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Crime Scene Basics

crime scene Any physical location in which a crime has occurred or is suspected of having occurred.
primary crime scene The originl location of a crime or accident.
secondary crime scene An alternate location where additional evidence may be found.
suspect Person thought to be capable of committing a crime.
accomplice Person associated with someone suspected of committing a crime.
alibi Statement of where a suspect was at the time of a crime.
testimonial evidence includes oral or written statements given to police as well as court testimony by people who witnessed an event
physical evidence refers to any material items that would be present at the crime scene, on the victims, or found in a suspect's possession
trace evidence refers to physical evidence that is found in small but measurable amounts, such as strands of hair, fibers, or skin cells
police officers Typically the first to arrive at a crime scene. They are responisible for securing the scene so no evidence is destroyed and detaining persons of interest in the crime.
CSI unit documents the crime scene in detail and collects any physical evidence.
district attorney is often present to help determine if any search warrants are required to proceed and obtains those warrants from a judge
medical examiner (if a homicide) may or may not be present to determine a preliminary cause of death
specialists (forensic entomologists, anthropologists, or psychologists) may be called in if the evidence requires expert analysis
detectives Interview witnesses and consult with the CSI unit. they investigate the crime by following leads provided by witnesses and physical evidence.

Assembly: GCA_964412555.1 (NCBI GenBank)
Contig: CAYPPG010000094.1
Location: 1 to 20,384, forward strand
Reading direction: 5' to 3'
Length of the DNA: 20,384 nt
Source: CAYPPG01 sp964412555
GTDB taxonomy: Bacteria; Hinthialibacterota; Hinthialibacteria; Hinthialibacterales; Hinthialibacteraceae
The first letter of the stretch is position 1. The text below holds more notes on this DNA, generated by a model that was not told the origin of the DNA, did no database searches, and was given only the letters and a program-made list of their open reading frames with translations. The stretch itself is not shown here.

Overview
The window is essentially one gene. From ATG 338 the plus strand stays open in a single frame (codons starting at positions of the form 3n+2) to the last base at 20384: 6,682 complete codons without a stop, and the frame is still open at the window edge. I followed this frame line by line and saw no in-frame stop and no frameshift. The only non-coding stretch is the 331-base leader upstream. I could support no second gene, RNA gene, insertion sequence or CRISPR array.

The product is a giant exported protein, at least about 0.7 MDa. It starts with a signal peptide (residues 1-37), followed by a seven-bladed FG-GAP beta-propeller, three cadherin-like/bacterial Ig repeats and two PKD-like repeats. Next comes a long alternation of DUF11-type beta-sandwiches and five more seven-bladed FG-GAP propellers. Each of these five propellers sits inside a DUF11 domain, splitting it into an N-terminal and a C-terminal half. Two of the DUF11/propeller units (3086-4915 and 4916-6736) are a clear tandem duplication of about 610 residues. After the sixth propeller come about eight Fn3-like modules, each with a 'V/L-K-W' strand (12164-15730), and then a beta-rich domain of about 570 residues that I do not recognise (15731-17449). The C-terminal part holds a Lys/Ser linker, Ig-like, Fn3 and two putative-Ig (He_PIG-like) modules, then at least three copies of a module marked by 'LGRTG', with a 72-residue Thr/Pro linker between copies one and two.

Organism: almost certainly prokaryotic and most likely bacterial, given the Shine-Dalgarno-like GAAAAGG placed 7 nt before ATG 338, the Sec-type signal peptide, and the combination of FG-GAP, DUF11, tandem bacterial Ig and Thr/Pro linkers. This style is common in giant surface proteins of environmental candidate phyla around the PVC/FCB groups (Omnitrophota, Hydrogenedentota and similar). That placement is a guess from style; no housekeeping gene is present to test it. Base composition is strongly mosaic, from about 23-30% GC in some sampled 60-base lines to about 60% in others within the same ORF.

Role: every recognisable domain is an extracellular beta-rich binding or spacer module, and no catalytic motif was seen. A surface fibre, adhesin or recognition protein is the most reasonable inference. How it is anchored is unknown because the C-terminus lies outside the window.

Crime Scene Protocal: Step 1 Interview
Crime Scene Protocal: Step 2 Examine
Crime Scene Protocal: Step 3 Document
Crime Scene Protocal: Step 4 Process
Drug Chemistry Determines the presence of controlled substances and the identification of marijuana
Trace Chemistry Identification and comparison of materials from fires, explosions, paints, and glass.
Microscopy Microscopic identification and comparison of evidence, such as hairs, fibers, woods, soils, building materials, insulation and other materials.
Biology/DNA Analysis of body fluids and dried stains such as blood, semen, and saliva.
Toxicology Tests body fluids and tissues to determine the presence of drugs and poisons.
Latent Prints Identification and comparison of fingerprints or other hidden impressions from sources like feet, shoes, ears, lips or the tread on vehicle tires.
Ballistics (Firearms) Study of bullets and ammunition through the comparison of fired bullets, cartridges, guns, and gunpowder patterns on people and objects.
Toolmarks Examines marks left by tools on objects at a crime scene or on a victim, such as a hammer used to break a door or a screwdriver used to pick a lock.
Questioned Documents Examination of documents to compare handwriting, ink, paper, writing instruments, printers, and other characteristics that would help to identify its origin.
Created by: nmbartlett